New York Aquarium
602 Surf Avenue
Brooklyn, NY 11224
Open: Sunday & Saturday 10:00am-5:30pm/Monday-Friday 10:00am-5:00pm
Fee: Adults $25.00/Children $20.00/Seniors $27.00 (see their website for more details on pricing and times)
My review on TripAdvisor:
I have been to the NY Aquarium many times since it reopened after Hurricane Sandy and there have been many positive improvements in both the facility and the service. The new Ocean Wonders: Shark! exhibition which has opened up giving an interesting look at the underwater world of the many different types of sharks that dominate the deep.
It is not just a display but also a commentary on the conditions of the deep and the treatment of sharks around the world. There contributions as bottom dwellers cleans our oceans and benefits other fish. It was shocking what the treatment is of these animals in Asia when strip these animals of their fins for soup. I like how professionally the aquarium shows this in their displays and videos and doesn’t preach but offer solutions to the problem.
The new shark tanks
That and walking through the tanks themselves in the darkened rooms with music makes for a fascinating and almost ominous trip into the ocean behind the walls with the sharks and other mammals and fish swim past you. There is also a small tunnel that you can climb under to watch the fish swim on top of you and past you.
In the Conservation Hall, you will learn all about the fish that dominate and keep our reefs vibrant and what happens when pollution takes over and kills them. Again the aquarium displays this in a positive way, shows how the animals keep the reefs healthy. I point out that there are a lot of colorful fish on display and it is fun to watch the small children yell out to them.
The underwater tunnels is amazing!
There is a wonderful seal show during the day that you should not miss especially in the warmer months when you can sit in the stands and watch them perform with their trainers. They are more Native New Yorkers than most humans having been born at the aquarium and showing their own pride in their home and abilities.
This is one of the best stops on the Coney Island Boardwalk
As part of the new building there are also several new eating establishments at the aquarium including the new Oceanside Grill that I have not visited yet (it was closed on my last visit) as well as The New York Bite food truck (which was also not opened). The most impressive restaurant is the Oceanview Bites on the second floor of the Ocean Wonders building. This beautiful new restaurant has an interesting but somewhat routine menu with prices usual to an aquarium but offer the most spectacular views of the ocean and of Coney Island. Do not miss just walking up to the restaurant in the circular pathway for the views alone.
The NY Aquarium is a treat in of itself and a great excuse to visit Coney Island. Don’t miss the rest of the island’s amusements and museums while you are there.
The NY Aquarium
History of the New York Aquarium:
(this information is provided by a combination of the NY Aquarium and Wiki and I give them full credit for the information)
The New York Aquarium is the oldest continually operating aquarium in the United States, having opened in Castle Garden in Battery Park in Manhattan in 1896. Since 1957, it has been located on the Reigelmann Boardwalk in Coney Island. The aquarium is operated by the Wildlife Conservation Society (WCS) as part of its integrated system of four zoos and one aquarium, most notably the Bronx Zoo. It is accredited by the Association of Zoos and Aquariums (AZA).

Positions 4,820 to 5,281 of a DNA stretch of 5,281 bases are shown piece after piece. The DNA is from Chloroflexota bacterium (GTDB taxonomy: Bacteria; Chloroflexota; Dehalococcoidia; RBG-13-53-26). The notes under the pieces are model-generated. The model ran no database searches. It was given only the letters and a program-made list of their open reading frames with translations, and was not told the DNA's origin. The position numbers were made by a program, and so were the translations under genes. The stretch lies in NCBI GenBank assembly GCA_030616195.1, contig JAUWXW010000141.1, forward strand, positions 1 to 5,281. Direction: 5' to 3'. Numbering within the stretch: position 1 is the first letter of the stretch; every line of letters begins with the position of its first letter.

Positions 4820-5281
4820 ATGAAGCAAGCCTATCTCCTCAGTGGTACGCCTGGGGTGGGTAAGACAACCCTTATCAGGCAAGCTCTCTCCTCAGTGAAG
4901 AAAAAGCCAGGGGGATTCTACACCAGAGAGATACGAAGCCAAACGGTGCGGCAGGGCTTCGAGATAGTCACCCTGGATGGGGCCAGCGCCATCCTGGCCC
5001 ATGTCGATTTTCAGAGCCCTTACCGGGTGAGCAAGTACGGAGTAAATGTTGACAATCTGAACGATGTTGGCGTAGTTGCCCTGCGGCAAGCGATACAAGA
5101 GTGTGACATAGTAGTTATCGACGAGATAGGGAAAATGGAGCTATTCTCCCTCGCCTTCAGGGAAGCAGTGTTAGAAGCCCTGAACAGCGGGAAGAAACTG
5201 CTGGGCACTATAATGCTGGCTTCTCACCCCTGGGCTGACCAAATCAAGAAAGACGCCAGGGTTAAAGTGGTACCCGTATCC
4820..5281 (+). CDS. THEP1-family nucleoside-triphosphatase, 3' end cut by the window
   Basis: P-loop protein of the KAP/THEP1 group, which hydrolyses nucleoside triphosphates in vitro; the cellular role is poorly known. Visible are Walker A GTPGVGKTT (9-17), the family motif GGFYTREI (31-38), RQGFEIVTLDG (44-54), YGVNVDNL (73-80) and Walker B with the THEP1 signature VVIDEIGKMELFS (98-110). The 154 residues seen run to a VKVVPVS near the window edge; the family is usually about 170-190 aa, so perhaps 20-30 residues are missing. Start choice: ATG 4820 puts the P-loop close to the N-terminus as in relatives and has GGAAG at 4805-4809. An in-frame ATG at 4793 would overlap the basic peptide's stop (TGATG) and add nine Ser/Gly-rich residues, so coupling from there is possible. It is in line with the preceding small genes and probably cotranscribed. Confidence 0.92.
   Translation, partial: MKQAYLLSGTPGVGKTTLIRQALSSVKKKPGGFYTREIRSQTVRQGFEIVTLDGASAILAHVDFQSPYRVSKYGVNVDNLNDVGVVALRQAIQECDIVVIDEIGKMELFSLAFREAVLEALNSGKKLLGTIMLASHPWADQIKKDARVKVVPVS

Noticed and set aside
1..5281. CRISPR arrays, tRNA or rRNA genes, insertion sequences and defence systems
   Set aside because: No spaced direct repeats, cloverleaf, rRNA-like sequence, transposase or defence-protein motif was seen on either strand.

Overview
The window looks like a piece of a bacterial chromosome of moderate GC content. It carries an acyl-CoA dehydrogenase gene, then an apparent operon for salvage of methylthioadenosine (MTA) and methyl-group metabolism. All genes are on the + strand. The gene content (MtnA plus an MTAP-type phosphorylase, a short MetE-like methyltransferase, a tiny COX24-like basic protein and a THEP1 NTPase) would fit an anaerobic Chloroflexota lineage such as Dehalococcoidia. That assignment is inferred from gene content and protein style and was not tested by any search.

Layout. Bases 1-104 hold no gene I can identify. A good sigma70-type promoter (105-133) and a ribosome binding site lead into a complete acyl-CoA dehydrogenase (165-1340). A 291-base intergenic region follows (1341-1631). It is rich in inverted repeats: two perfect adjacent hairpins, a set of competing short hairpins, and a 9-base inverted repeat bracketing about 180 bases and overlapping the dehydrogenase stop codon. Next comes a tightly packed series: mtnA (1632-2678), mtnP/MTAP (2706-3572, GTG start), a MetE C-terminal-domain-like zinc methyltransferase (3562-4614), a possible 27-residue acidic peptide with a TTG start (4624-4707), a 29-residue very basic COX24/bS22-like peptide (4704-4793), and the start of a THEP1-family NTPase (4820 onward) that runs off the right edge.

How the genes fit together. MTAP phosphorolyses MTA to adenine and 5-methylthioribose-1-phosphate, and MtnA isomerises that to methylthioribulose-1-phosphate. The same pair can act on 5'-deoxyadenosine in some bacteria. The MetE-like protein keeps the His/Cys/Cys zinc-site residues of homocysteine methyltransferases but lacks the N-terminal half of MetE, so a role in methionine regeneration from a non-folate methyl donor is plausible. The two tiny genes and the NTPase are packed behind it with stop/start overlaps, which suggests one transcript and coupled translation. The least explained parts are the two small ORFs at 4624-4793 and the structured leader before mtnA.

As part of the WCS, the aquarium’s mission is to save wildlife and wild places worldwide through science, conservation action, education and inspiring people to value nature.
The facility occupies 14 acres and boasts 266 species of aquatic wildlife. Its mission is to raise public awareness about issues facing the ocean and its inhabitants with special exhibitions, public events and research. The New York Seascape program, based out of the aquarium, is WCS’s local conservation program designed to restore healthy populations of marine species and protect New York waters, which are vital to the area’s economic and cultural vitality.
On June 6, 1957, the Aquarium opened at its new location in Coney Island. The new site of the New York Aquarium is the home of the WCS New York Seascape program, the society’s research and conservation program focusing on nearby rivers, harbor and ocean from Cape May, NJ to Montauk, Long Island.
The aquarium kept an orca briefly in 1968 and a narwhal in 1969. Both reportedly died of possible pneumonia. The aquarium’s beluga whales were transferred to the Georgia Aquarium in 2007 as part of a breeding program. In September 2011, the aquarium named its new electric eel Wattson and in March 2012, it launched a sea horse breeding program.
In October 2006, the New York Aquarium announced the finalists to a competition to develop a more inviting and visually prominent exterior for the aquarium. In March 2007, the winning design by firms WRT and Cloud 9 was selected, which featured an enclosure resembling a whale over the aquarium. However, in March 2008 that concept was scrapped due to concerns over a new exhibit based on sharks was announced. The massive 784,000 US gallon exhibition, Ocean Wonders: Sharks! was originally scheduled to break ground in November 2012 and open in 2015
. However, the New York Aquarium was significantly damaged by Hurricane Sandy in October 2012, which severely flooded the facility and shut down power. A small group of WCS staff who remained onsite during the hurricane were able to save 90% of the animals in the collection. As a result, the exhibition opened June 30, 2018, becoming the first major exhibition at the New York Aquarium to open after Hurricane Sandy.
Disclaimer: this history of the NY Aquarium is taken from Wiki and I give them full credit for this information.